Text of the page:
We always think that experience with something makes it easier. Knowing what's coming takes some of the fear away. Having the experience means you can do things differently the second time around, not make the same mistakes. Sometimes you even find that you don't write your blog as much because you don't need the accountability of others to do your marathon. You know what to expect, and you have no doubt that you'll finish this race; this time it's a matter of how much faster you'll be.
And then, sometimes, your plans get derailed in an instant. There may not be a second time around, at least not this March.
It happened innocently enough about a week and a half ago. I was doing a 14 mile training run on the Burke Gilman, starting at Marymoor Park and heading west. When I trained for my first marathon last year, this was my old reliable trail - nice and flat, good scenery, and the miles are marked along the way. I was making pretty good time too, under a 13 minute mile and approaching my turnaround at the 7 mile mark.
Cramp! Back of the calf, right around the area of the Achilles tendon. It wasn't a pain, more like a bad charley horse, but because of the location near the Achilles, I figured it best to stop immediately and walk. I never want to push it too much during training. Save that for race day.
As I turned around and started back toward Marymoor, I felt a little twinge with each step, and about a half mile down the path, I figured it might be best to find a place to call a cab and save myself another 6-1/2 miles of walking. Luckily for me, I had the good fortune of breaking down right near the beautiful Willows Lodge and hobbled over. They were great. Called me a cab and brought me a hot chocolate while I waited. Awesome people. Beautiful place.
When I got home, I spent the day with the leg elevated, icing the area and figuring that this was my reminder that a) I needed to buy salt pills to keep from cramping on the long runs, and b) USE YOUR FOAM ROLLER, LINDA! Got it. I decided to give the leg a rest from running all week, getting all my necessities and getting back out on Friday.
Friday was a gorgeous, but cold day. I had the day off because I was headed up to Suncadia for the weekend for what turned out to be a fabulously fun bachelorette party. Having the morning free, I decided to get back out for another long run. I turned on my Pandora to the 80's station and fired up my RunKeeper App. Ready to go, I took my first step and BAM! Cramp was back immediately. This time with a twinge of pain. I had done all the right things - stretched, rolled, hydrated - so now I was worried that this might be something else.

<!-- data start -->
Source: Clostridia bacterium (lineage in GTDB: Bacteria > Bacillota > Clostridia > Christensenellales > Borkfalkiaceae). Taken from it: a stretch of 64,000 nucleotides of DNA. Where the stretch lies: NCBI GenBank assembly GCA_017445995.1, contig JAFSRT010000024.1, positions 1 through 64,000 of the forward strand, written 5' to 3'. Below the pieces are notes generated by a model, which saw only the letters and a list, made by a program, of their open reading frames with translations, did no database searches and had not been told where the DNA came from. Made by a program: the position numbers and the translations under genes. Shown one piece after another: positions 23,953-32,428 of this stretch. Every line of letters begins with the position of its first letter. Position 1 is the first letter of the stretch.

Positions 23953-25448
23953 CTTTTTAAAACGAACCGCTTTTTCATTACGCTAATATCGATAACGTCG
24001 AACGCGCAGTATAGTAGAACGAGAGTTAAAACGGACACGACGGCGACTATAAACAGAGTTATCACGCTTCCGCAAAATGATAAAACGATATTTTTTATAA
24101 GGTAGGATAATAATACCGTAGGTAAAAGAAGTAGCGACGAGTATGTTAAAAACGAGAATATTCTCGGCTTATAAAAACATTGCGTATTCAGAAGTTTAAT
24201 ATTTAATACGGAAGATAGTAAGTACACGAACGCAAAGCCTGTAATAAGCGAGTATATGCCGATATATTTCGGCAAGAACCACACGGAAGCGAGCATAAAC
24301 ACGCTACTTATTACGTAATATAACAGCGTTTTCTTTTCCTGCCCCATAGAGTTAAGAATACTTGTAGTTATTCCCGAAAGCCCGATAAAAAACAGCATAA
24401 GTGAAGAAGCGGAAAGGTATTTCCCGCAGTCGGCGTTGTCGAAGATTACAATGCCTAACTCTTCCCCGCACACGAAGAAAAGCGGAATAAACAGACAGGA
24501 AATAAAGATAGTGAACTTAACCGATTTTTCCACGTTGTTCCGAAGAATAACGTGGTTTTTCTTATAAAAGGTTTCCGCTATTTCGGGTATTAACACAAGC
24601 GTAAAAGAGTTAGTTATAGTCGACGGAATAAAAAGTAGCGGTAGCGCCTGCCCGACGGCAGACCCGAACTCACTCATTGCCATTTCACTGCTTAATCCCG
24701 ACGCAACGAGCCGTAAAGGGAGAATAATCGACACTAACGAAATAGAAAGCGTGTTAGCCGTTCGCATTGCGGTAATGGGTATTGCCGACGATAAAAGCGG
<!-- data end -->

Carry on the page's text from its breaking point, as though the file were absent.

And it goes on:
Yesterday I decided to go to the doctor, the same one who helped me with my stress fracture earlier in my training. I figured she'd tell me that I just needed to stretch more, wear better shoes, etc. But the instant I pointed out where the cramp/pain happened, she frowned and said, "Achilles." Uh oh.
Not to leave you all hanging, but I don't have the final diagnosis yet. It's either tendinitis of the Achilles tendon or it's a partial tear. I won't know until I have an ultrasound, and due to Snowmaggedon 2012 in Seattle, I wasn't able to get in to see the technician for the ultrasound until Friday of this week (and that's only if the roads clear up enough for me to drive there). After that, it's an appointment with a sports medicine doc. If it's tendinitis, there's a chance that resting it could get me back to training in time to get my long runs in for the marathon. If it's a partial tear, well...
When I realized yesterday that not being able to do this marathon is a very real possibility, it got me to thinking about how different this experience is turning out to be. The first time, the challenge was mostly mental and encompassed my fears of the unknown. Can I really do this? Will I finish last? Will my body give out in the middle of the run? Physically, I held up pretty well and once the race was done, all the fears washed away.
This time, it's not a fear of the unknown, but the fear of failing. What if I physically can't do this?
When I thought about this question, right away, a saying popped into my head. "You either roll with the punches or you get pummeled by them." I don't know if I heard that somewhere or if I just made it up. What that question showed me was that everything I've done this past year - the previous marathon, dealing with difficult personal challenges and most importantly, wellness coaching - has changed me for the better. Rather than believing I'll be a failure if I can't do this, my first reaction to the news was to look for the positives: I still get to spend 5 days in Napa with my friends; maybe I can volunteer at the race and help out; this means I can drink more wine! My first reaction was to roll with the punches, and that's a huge success and makes this marathon a success, even if I have to spend it on the sidelines.
I don't have the final verdict yet. That comes Friday. But whatever it is, I can roll with it.